Thursday, October 25, 2012

Close to Nuclear War!

Friday, October 26th, 2012
Baton Rouge, Louisiana
Fifty years ago this week, America faced a perilous moment and was on the brink of a nuclear war. Cuba was allowing Russian missile sites to be built, allowing the potential for an all out nuclear attack on the United States.  Most younger Americans are not aware of how close the world came to nuclear conflagration, as historians would argue that this would become the most dangerous moment up to that time in human history.  If you were living then, where were you fifty years ago?
 In the fall of 1962, I had traveled to England to undertake post graduate work in English Literature at Cambridge University.  My focus was on British authors Kingsley Amis, C.P. Snow, T.E. White, and many other writers whose works I had read as an undergraduate at the University of North Carolina. From breakfast seminars to daytime lectures, then afternoon readings and evening tutorials, I was immersed in English literature. International politics and foreign intrigue were the furthest things from my mind — that is, until the Cuban missile crisis.
I had rented a room in the house of an English family who lived a few blocks from the Cambridge campus. Mrs. Davenport, the lady of the house, awakened me at 2:00 A.M. on October 22, 1962. She said a neighbor had just called and told her to turn on the radio to hear a major press conference by President John F. Kennedy.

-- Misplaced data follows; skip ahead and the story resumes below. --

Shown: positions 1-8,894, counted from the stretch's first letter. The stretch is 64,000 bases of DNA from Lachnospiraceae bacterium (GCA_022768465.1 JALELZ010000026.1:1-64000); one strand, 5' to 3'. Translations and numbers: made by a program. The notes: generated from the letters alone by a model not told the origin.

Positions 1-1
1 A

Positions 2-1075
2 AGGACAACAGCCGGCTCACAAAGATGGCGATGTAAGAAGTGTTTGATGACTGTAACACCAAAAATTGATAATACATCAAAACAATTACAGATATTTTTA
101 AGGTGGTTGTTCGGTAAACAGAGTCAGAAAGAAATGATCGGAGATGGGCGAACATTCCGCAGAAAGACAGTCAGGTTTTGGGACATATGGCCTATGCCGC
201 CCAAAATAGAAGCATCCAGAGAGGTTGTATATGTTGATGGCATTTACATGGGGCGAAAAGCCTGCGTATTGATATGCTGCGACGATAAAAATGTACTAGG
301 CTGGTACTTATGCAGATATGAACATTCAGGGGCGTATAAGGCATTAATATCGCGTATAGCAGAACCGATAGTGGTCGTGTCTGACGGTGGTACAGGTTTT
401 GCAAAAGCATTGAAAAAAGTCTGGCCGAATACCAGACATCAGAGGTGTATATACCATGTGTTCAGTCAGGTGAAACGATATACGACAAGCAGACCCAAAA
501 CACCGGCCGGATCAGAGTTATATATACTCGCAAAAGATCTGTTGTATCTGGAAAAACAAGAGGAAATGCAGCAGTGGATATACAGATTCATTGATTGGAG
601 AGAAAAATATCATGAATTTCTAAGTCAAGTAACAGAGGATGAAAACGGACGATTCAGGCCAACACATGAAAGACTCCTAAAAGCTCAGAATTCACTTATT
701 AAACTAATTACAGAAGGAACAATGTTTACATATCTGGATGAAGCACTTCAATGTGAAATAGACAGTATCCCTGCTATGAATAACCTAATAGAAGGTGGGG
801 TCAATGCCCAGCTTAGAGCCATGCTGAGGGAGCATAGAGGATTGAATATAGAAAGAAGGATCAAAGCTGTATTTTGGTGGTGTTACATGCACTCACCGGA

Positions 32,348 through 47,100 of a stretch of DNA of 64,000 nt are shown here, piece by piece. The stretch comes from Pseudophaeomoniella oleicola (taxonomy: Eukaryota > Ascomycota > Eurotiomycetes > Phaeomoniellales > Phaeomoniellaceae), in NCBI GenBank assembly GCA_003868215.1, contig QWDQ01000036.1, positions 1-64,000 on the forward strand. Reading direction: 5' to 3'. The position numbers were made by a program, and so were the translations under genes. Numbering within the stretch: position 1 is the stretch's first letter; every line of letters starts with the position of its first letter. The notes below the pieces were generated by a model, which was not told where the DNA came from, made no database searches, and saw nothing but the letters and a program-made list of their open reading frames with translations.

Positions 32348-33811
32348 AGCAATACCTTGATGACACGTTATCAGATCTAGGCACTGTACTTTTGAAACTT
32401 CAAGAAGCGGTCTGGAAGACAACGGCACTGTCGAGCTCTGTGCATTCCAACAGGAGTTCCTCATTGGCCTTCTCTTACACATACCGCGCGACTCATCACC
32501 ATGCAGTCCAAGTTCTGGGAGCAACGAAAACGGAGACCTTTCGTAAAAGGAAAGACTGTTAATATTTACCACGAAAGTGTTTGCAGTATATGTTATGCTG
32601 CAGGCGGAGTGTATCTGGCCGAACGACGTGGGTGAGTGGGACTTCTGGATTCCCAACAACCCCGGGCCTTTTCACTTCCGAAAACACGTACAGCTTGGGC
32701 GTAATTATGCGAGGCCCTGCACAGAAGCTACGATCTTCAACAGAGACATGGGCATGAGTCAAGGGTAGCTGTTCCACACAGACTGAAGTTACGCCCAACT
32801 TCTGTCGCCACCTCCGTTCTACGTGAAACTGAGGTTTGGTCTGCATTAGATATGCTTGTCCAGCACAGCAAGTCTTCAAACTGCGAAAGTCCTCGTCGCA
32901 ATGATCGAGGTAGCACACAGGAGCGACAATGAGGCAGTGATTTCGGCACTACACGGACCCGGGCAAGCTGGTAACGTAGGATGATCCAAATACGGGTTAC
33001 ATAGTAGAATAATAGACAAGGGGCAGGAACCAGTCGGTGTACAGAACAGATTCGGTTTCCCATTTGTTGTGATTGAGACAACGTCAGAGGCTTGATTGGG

It was an extremely cold morning, and there was no central heating in the house, so I grabbed a blanket off my bed, threw it around me, and went downstairs to the living room. A fire was going in the fireplace, and the Davenport family had gathered around the radio. President Kennedy was just beginning his remarks.
“Good evening, my fellow citizens. This government, as promised, has maintained the closest surveillance of the Soviet military buildup on the island of Cuba. Within the past week, unmistakable evidence has established the fact that a series of offensive missile sites is now in preparation on that imprisoned island. The purpose of these bases can be none other than to provide a nuclear strike capability against the Western hemisphere.”
The President then announced a naval blockade of Cuba, which he called a “quarantine.” He made it clear that any ship bound for Cuba that was carrying offensive missiles, or any other military hardware, would be stopped and turned back. He continued:
“It shall be the policy of this nation to regard any nuclear missile launched from Cuba against any nation in the Western Hemisphere as an attack by the Soviet Union on the United States, requiring a full retaliatory response on the Soviet Union. And any hostile move by the Russians anywhere in the world against the safety and freedom of peoples to whom we are committed, including in particular the brave people of West Berlin, would be met with action.”
 As he ended his speech, the neighbors from next door joined us in the living room. I was not sure how serious the matter was, but there was no doubt in the minds of my British hosts, who had lived the day-in, day-out horror of two world wars; they believed that we were on the brink of another world war, and they were devastated. The women in the room were crying. Eventually, everyone turned to me and asked why the President would want to start such hostility over a minor island south of Florida. I had no idea how to respond.